1st Lt. Gates, originally from Kansas City, Kansas, he hoped to fly the B-25 Mitchell two-engine bomber, but he was assigned the starboard side two engines of a B-17! He frequently flew 'Outhouse Mouse' in 1944. He also flew 'Nine-O-Nine', leading the low element in November 1944 to Merseburg, when the 91st lost 13 of 38 aircraft. He was on the Hamm, Schweinfurt and Cologne missions. He is the 2002 to 2004 91st BGMA President. He completed 35 missions.

Sergeant Joseph I. Harlick was born in Butte, Montana. Trained as a photographer, he served with the 324th Squadron in the 91st B.G. from May 1943. He was not listed as a flight crewmember, but flew as a volunteer and extra passenger on missions to solve bomb strike camera problems and to record mission events on film. Some of the books carrying his photographs are 'Ragged Irregulars of Bassingbourn,' 'The Mighty Eight,' 'Fortress of the Sky,' and 'Fortress at War.' Decorations include Victory Medal and Unit Citation with 1 O.L.C.

1st Lieutenant John Howland was born in Casper, Wyoming. He flew eleven missions as a line crew navigator with the 381st B.G. Following the first three raids to Berlin in March 1944; he was transferred to the Pathfinder Force of the 1st Bomb Division on detached service with the 305th and 91st Bomb Groups. He then flew his remaining 19 missions as lead or deputy lead navigator. He developed a unique Combat Wing formation assembly technique and became an ardent disciple of GEE box navigation. He was awarded the D.F.C., Air Medal and several citations for his performance as lead navigator.

1st Lieutenant Hal Johnson was born in Galesburg, Illinois. At an early age, he and his family moved to Sacramento, and he completed school through Junior College. He was transferred to the Air Force from the California National Guard and became a pilot in February 1944. Assigned to the 91st B.G., he completed 35 combat missions as co-pilot and then first pilot.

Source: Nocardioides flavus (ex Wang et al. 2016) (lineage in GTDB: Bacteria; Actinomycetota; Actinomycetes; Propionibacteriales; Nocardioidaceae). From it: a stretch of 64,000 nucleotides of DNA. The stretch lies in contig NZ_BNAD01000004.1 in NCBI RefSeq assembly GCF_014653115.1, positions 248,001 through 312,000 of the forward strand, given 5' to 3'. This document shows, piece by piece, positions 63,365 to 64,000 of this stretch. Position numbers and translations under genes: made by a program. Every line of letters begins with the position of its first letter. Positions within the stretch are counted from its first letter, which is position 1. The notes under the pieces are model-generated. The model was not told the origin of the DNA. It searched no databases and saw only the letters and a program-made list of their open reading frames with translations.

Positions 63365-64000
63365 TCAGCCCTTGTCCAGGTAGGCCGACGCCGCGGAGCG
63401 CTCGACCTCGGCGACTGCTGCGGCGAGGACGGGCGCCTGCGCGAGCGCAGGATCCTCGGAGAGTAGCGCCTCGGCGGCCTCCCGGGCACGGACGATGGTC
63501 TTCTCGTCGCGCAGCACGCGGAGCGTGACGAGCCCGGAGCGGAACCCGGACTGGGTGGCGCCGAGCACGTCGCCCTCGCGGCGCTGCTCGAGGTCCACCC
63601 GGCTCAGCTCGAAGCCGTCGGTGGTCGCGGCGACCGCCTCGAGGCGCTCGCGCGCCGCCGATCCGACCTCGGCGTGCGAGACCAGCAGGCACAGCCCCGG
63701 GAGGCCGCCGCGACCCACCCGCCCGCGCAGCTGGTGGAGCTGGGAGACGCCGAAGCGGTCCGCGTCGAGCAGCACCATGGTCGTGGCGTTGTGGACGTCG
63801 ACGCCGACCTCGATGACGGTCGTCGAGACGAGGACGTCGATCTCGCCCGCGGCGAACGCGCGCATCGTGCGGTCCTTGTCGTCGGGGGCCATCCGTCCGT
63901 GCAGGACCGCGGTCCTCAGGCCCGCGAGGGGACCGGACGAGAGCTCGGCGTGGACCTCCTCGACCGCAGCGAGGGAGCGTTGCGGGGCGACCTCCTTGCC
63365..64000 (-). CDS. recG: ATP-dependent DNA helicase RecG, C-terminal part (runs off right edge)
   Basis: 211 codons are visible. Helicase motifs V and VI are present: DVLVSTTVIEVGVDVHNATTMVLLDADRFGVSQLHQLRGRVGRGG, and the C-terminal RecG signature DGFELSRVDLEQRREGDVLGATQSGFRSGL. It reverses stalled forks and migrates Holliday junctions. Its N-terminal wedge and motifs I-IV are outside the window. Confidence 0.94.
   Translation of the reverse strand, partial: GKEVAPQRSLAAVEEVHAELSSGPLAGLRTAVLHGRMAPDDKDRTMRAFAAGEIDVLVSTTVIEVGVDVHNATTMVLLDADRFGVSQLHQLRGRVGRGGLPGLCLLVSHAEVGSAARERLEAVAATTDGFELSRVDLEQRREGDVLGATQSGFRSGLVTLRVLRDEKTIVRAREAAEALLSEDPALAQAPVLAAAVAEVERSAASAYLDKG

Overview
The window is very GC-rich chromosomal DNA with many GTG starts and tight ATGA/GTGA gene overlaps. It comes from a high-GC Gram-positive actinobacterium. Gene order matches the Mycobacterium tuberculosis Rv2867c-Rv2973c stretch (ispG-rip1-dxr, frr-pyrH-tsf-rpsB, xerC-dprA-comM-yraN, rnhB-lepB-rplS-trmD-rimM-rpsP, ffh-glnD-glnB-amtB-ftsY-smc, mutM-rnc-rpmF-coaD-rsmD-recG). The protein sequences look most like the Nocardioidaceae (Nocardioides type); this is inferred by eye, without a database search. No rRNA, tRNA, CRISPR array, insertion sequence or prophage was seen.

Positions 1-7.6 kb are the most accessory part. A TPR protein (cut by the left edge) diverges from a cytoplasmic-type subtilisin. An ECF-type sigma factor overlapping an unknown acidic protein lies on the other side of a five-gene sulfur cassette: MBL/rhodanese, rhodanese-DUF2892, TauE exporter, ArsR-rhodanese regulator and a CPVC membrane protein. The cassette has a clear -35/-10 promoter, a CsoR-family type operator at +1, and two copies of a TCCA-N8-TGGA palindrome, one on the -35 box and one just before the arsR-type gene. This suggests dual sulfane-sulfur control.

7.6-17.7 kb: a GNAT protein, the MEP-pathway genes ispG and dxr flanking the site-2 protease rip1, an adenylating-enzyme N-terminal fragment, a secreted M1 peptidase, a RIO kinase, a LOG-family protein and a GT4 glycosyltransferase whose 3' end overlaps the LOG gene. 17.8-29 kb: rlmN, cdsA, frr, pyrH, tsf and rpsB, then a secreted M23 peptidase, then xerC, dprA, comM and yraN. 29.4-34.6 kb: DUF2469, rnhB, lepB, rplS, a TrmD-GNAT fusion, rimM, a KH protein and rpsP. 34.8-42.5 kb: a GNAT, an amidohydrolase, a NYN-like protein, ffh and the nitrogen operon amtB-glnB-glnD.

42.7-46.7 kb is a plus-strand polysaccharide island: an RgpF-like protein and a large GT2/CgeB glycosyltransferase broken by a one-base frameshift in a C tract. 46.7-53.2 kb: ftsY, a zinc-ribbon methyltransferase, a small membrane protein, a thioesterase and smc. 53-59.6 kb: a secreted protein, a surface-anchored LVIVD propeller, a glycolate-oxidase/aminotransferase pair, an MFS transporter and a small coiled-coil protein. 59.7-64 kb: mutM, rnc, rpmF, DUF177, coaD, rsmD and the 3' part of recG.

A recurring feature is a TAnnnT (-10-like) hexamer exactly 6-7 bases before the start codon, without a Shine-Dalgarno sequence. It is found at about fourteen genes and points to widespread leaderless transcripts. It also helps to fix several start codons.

1st Lieutenant Harold W. Lasch was born in South Euclid, Ohio. He graduated from Selman Field as a navigator in April 1944. Flew on the November 2, 1944 Merseburg mission. His plane was Easy Does It and was practically destroyed, with 3 injured aboard. They left the formation and made it back to England alone. On December 5, 1944, again in 'Easy Does It', he was shot down over Berlin and became a P.O.W.

Sergeant Steve Perri was born in Asbury Park, New Jersey. He was with the 323rd Squadron as the Ball Turret Gunner. His aircraft was Delta Rebel #2. He completed 25 missions, mostly on this B-17. He was officially credited with 4 enemy aircraft destroyed: 2 Me109's, an Me110 and an Fw190. He claimed 7, but only 4 were confirmed. Sgt. Perri received the Air Medal with 3 Oak Leaf Clusters, plus a D.F.C. His longest mission was nearly 7 hours actually inside the ball turret.

T/Sergeant Clifford M. Schultz originally hailed from Chicago. He entered service in 1943 and arrived in England in August 1944. He was assigned tot he 324th Bomber Squadron with the 91st B.G. Flew in The Wild Hare as Radio Operator on his 9th mission, October 6th, 1944. Target was Neubrandenburg. The Wild Hare was destroyed by fighters on November 26th. He crashed on take off Christmas Eve, 1944 with a full load of bombs and fuel. Entire crew survived. He completed 35 missions. Awards include D.F.C., Air Medal with 5 O.L.C.'s and two Presidential Unit Citations.

1st Lieutenant Donald Scott Murray, one of four brothers in military service, enlisted in January 1942. He and his crewmates in their B-17F Miss Minookie were assigned as replacement crew to the 91st B.G. (H). Returning from his 16th mission as navigator he was shot down over Osnabruck, Germany in February 1944. He was wounded and unconscious, so his co-pilot attached a static line to his parachute and threw him out of the plane. He became a P.O.W. Decorations include Purple Heart and Air Medal.

1st Lieutenant Armando J. Sinibaldo was born in Chicago, Illinois. He enlisted in the U.S. Army Air Corps in 1942 and became a navigator. He joined the 91st B.G. in the 323rd Squadron, and flew 35 missions, including such B-17's as Nine-O-Nine, General Ike and Outhouse Mouse. He completed his missions one-week before the 91st experienced 'Massacre at Merseburg.' He has the D.F.C. and Air Medal with four O.L.C.'s.

Sergeant G. Paul Lynch - 324th Squadron

Sheet size: 33 1/2" wide x 22" high.

20 Remarques with SEVEN signatures.